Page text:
Before we even deal with Split, let’s all just acknowledge that whatever opinion we have about M Night Shyamalan has probably calcified by now. For me, The Sixth Sense was an interesting curio with little replay value. But I found the subsequent duo of Unbreakable and Signs to be fairly brilliant, directorially speaking. Then came The Village, and this is when Shyamalan lost the plot. Whether it was the shadow of his previous successes, or the crushing weight of audience expectations (every film must have a twist!), the quality of his output declined sharply, and seemingly irrevocably. The Visit helped somewhat, but the found footage technique marred it as did the too-cutesy juvenile dialogue.
So, my calling Split Shyamalan’s best film since the early 2000s might not mean much, since it doesn’t seem too difficult to rise above the intervening material. But intentionally or not, it does feel like the return of the man who so deftly controlled the mood and suspenseful elements of Unbreakable and Signs. Shyamalan the director is back to form, if not Shyamalan the screenwriter.
The film begins at a birthday party for teenager Claire. She invited all of her friends, but felt forced to invite Eccentric Outcast Casey, too. The darn Social Media nowadays makes selective invitations all but impossible without hurting someone’s feelings. Casey is withdrawn, barely talks to anybody, and always seems to be in detention. Shyamalan conveys this information in the same self-aware, synthetic dialogue as The Visit. It’s not really how teenagers talk, but it’s exactly how a middle-aged Hollywood screenwriter might imagine they talk—so at least it seems to accurately reflect his point of view.
Unfortunately, right after the party, Claire, Casey, and another girl are abducted, eventually waking up in a locked, windowless bedroom. Now, you and they might expect that anyone going to the trouble of abducting three teenaged girls might be a bit touched. But this man, Kevin, takes the cake. He’s not just generally, homicidally insane, you see. He has 23 distinct personalities living inside of him. Many are quite harmless, but these are not the dominant ones. Sociopathic Dennis and Nurse Ratched protégé Patricia have overtaken all the others, viewing them as ineffectual. Most disturbing of all, there are rumours of a 24th personality lurking within Kevbo, called ‘The Beast,’ which may be more demon than human.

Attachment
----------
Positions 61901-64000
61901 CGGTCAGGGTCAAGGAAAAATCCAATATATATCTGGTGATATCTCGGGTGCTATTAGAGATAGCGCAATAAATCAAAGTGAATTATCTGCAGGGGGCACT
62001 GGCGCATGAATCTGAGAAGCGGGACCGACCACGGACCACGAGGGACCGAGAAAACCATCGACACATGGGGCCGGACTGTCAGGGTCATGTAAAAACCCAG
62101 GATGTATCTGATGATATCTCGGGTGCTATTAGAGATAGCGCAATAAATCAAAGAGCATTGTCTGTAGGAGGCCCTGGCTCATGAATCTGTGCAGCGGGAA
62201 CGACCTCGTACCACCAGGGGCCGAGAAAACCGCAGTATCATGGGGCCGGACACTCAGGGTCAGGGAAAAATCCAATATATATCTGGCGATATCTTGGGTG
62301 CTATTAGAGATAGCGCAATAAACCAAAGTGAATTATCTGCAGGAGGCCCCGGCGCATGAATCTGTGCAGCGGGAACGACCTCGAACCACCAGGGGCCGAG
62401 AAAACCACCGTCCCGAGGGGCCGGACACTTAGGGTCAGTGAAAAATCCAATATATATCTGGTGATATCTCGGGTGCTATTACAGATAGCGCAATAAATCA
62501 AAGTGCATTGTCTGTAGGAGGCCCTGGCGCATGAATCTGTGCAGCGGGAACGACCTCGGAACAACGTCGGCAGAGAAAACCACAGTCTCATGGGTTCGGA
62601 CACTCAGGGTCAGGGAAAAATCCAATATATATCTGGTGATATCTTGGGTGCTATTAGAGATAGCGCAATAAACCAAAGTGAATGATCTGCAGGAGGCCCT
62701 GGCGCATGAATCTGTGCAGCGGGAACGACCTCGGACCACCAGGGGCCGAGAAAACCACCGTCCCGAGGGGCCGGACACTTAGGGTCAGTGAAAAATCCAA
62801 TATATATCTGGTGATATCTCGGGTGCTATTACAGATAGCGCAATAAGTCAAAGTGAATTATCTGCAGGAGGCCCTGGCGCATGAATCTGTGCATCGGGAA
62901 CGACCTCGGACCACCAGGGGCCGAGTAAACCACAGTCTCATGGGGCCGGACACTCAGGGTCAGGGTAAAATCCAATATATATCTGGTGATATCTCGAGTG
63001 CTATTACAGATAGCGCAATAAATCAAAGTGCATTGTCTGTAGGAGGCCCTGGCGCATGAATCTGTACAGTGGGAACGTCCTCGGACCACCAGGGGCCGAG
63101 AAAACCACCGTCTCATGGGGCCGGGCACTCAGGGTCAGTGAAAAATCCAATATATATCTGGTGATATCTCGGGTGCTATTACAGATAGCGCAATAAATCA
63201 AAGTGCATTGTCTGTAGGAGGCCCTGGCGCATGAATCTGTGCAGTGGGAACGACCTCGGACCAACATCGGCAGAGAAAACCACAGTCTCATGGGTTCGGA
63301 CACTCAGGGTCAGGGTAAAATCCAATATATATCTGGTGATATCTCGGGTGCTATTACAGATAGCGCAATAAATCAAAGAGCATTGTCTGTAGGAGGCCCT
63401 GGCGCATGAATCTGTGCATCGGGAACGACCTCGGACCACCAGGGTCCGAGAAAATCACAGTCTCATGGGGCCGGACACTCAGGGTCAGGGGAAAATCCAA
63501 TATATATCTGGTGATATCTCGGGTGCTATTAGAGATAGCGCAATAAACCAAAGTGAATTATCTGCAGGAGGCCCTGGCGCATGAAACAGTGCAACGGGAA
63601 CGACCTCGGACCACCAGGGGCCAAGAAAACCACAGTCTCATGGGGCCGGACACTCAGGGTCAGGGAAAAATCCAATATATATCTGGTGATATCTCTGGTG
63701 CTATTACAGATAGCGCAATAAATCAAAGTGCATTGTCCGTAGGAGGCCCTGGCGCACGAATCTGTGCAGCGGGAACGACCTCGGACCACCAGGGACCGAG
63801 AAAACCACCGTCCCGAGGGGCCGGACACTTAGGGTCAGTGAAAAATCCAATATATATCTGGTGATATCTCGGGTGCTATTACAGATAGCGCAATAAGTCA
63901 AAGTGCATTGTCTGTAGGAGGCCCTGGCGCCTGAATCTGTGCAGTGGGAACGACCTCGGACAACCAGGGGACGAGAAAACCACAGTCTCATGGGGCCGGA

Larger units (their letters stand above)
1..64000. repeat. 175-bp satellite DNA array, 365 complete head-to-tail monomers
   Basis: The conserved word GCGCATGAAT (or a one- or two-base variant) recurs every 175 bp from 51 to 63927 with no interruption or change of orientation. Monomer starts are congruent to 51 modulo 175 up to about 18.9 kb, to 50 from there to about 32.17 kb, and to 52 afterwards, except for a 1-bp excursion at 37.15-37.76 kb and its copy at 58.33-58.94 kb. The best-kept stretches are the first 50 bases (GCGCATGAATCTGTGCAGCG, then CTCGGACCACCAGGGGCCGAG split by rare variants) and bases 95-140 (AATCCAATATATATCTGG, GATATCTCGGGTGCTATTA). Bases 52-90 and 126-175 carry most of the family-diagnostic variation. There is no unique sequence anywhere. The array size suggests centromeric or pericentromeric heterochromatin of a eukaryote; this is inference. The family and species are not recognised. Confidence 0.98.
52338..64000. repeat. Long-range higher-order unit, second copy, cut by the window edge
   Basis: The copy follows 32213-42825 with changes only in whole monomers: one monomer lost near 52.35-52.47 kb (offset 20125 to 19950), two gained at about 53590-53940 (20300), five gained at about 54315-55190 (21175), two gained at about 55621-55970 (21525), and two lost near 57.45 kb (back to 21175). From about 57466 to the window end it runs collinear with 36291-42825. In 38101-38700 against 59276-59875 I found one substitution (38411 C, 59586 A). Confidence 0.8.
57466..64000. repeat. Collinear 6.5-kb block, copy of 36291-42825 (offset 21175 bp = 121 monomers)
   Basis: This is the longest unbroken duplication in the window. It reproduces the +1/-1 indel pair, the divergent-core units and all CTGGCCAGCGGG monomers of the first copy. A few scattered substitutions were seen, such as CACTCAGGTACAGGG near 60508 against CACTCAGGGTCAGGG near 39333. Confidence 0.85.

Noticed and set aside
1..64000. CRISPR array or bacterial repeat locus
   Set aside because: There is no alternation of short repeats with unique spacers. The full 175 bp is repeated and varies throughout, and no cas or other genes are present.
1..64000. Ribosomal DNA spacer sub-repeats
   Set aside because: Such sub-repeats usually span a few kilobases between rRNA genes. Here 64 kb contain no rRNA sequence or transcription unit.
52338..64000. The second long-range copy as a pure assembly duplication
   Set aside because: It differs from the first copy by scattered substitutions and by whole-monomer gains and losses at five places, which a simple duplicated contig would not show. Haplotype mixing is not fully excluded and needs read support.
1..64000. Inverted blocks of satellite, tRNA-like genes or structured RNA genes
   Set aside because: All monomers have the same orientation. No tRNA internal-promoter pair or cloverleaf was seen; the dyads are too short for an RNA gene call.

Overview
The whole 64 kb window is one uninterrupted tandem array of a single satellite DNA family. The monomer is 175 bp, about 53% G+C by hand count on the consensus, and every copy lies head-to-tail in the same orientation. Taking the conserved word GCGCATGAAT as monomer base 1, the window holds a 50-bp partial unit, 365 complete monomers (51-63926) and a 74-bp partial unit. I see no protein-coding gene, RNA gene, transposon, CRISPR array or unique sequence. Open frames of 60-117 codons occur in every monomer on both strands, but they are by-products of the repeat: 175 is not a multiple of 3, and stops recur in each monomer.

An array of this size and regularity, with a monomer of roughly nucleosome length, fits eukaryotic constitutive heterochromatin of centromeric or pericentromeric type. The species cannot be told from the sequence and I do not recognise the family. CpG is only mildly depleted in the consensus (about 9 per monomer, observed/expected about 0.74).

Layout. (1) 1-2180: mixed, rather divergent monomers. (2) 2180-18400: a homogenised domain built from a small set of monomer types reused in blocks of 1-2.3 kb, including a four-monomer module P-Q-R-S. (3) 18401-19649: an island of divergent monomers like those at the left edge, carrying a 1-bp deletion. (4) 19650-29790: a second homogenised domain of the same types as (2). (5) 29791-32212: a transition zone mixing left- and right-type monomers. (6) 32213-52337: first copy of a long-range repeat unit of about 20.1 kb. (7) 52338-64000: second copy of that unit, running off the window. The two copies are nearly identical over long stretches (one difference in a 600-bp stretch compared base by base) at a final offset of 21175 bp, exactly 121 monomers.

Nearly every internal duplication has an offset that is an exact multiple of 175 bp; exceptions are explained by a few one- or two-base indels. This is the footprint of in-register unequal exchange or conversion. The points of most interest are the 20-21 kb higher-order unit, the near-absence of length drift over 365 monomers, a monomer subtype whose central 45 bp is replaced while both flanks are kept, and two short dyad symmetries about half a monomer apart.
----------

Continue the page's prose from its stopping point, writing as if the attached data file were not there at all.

The danger with a role like Kevin is that his various identities could wind up seeming like the shallow personalities in a Saturday Night Live skit. But Shyamalan, for the most part, eschews treating these characters like an acting exercise; each one we see is well-thought out, with his (or her, in some cases) proper place in the narrative.
Of course, James McAvoy provides the heavy lifting for Kevin. To his credit, he’s largely successful at fleshing out each identity. It’s not simply a matter of mannerisms and accents. If you watch McAvoy’s eyes, he seems to give each personality an entirely different thought process. Split, for some viewers, will be worth seeing for McAvoy’s performance alone; I recommend it largely because of him.
For most of Split’s running time, Shyamalan manages to keep a creepy, suspenseful tone going; it really only falters in a few places. I, for one, eventually wanted to know why his psychiatrist thought Kevin was perfectly okay being on his own, given how disturbing and deceptive Dennis acted. I also thought the ending a bit too insistently set itself up for a sequel. None of this stops Split from being effectively creepy and entertaining. It’s top tier Shyamalan, whatever that’s worth to you—though your enjoyment may depend on how readily you can accept its outlandish premise.
At any rate, if we’re ranking Films Featuring Women Locked in Tiny Rooms, then The Collector > Split > Room. Fight me.
Follow me on Twitter — @GClarkFinfrock
Note to American parents:
We’ve known for a while that the MPAA makes some baffling decisions. Split features at least one graphic murder and other scenes of explicit violence, including cannibalism, some gore, pervasive disturbing imagery, an intense abduction scene, and references to child molestation. How this got away with a PG-13 rating is beyond me; it vies with Suicide Squad as the most violent PG-13 film I can recall. It has received a 15 certificate in the UK, and ‘R’ equivalents in at least a dozen other countries. It is, in the strongest possible terms, not for children or sensitive teenagers.